Officials Are Looking For Your Swimming Pool on Google Earth Right Now

Illustration for article titled Officials Are Looking For Your Swimming Pool on Google Earth Right Now

Google Earth is great to use—until it bites you on the bum and alerts the authorities to the existence of your swimming pool. After Greece found out backyard swimmers last year, a US town is cracking down now.


Bad luck if you're a resident of Riverhead in Long Island with a swimming pool. The council has been using Google Earth to voyeur over the town, looking for unpermitted pools. Those unpermitted pools, whose owners were too lazy to fill in the paperwork, have earned the council a relatively tidy $75,000 in fines. Hey, it could be worse—drunk teens could be pissing in them instead.


Greece cracked down similarly last year in the midst of their economic meltdown, fining the heck out of people who failed to declare their chlorine habitats to dodge higher taxes.

I'm waiting for the day when social services seeks out battered siblings, like this pair. [TechCrunch]

Image Credit: Nikpawlak


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Vangelis Vasilopoulos is the chief engineer for a company which builds swimming pools in the wealthy northern suburbs of Athens, home to ship-owners and tycoons like Spyros Latsis, one of the richest men in the world, who hosts Prince Charles on his travels to Greece. Industrialist Theodore Angelopoulos and his wife Gianna, who led the organising committee for the Athens Olympic Games (only six years ago, when Greece was heralded a "little nation miracle") are installed there too, as is Mr Papandreou himself.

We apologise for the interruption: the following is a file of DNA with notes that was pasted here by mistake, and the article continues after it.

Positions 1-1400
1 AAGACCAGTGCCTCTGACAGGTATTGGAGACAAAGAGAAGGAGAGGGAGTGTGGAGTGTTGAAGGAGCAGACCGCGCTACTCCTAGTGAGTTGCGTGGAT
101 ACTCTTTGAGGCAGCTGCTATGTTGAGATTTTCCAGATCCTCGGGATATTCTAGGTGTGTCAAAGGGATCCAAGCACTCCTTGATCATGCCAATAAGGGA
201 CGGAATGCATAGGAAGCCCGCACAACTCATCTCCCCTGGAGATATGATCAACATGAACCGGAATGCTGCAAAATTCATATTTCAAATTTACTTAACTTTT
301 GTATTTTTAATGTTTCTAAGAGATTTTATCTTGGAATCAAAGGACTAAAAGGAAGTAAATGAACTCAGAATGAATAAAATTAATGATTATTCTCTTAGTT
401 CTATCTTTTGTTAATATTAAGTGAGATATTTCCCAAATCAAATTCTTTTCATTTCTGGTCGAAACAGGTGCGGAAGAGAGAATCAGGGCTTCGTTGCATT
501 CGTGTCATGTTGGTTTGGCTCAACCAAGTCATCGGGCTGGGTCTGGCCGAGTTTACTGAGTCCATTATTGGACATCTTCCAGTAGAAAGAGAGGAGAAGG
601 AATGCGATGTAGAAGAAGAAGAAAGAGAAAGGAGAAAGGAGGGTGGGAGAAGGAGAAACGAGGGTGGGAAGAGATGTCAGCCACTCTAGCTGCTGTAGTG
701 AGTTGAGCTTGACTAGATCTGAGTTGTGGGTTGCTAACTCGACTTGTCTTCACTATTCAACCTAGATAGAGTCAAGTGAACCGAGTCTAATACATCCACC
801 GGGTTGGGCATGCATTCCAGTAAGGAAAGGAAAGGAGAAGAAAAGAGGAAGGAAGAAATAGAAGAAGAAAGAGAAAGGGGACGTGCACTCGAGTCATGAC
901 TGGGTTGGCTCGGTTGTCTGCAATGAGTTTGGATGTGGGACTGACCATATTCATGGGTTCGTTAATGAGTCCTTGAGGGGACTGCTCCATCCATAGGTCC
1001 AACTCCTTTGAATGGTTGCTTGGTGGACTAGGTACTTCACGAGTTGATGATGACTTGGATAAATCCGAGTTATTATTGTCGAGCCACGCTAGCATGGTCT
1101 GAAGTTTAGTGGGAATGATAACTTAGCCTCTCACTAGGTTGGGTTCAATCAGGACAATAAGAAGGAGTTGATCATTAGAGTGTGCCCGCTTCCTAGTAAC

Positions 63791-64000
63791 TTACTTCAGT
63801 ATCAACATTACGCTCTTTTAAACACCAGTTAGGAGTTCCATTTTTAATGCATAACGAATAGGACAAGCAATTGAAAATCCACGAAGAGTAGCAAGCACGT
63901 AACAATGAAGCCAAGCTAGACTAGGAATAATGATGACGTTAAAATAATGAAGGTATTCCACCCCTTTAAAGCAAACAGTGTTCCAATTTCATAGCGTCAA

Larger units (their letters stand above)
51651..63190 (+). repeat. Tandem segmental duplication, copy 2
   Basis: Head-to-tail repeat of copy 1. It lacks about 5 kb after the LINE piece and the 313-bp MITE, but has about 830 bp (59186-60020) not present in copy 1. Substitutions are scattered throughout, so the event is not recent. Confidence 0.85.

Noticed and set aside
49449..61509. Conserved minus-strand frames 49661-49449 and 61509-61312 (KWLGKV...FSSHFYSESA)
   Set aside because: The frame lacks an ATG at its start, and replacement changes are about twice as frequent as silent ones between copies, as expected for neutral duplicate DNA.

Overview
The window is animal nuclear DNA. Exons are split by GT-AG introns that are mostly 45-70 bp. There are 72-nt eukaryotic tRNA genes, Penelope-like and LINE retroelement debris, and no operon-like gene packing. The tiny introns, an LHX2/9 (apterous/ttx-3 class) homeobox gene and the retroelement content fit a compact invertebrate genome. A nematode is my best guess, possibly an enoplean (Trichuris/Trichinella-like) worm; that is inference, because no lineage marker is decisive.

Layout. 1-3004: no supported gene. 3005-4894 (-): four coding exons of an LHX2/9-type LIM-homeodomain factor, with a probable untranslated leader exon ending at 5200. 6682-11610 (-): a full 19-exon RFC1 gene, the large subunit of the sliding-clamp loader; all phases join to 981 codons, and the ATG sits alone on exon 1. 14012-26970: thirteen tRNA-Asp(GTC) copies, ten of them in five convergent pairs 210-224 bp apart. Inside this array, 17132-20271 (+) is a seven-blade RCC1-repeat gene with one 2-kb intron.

Mr Vasilopoulos says his company has been "inundated with calls" from residents of such elite residential neighbourhoods as to how to camouflage their swimming pools. At first blush, the requests seem bizarre.

In fact, they stem from the revelation that the Greek finance ministry is using Google Earth software to track down the owners of the pools, which tax inspectors consider an indicator of wealth, and which have often been built illegally.

"There are therefore two reasons to hide one’s swimming pool," said a pool-owner who confessed guilt on both counts and, not surprisingly, asked not to be named.

Fortunately for him, however, there is a ingenious solution.

"The formula is simple," said Mr Vasilopoulos. "All you need is a green-coloured cover and then the pool cannot be spotted from above. But if the water is visible, or the netting or cover is blue, then you’ve had it".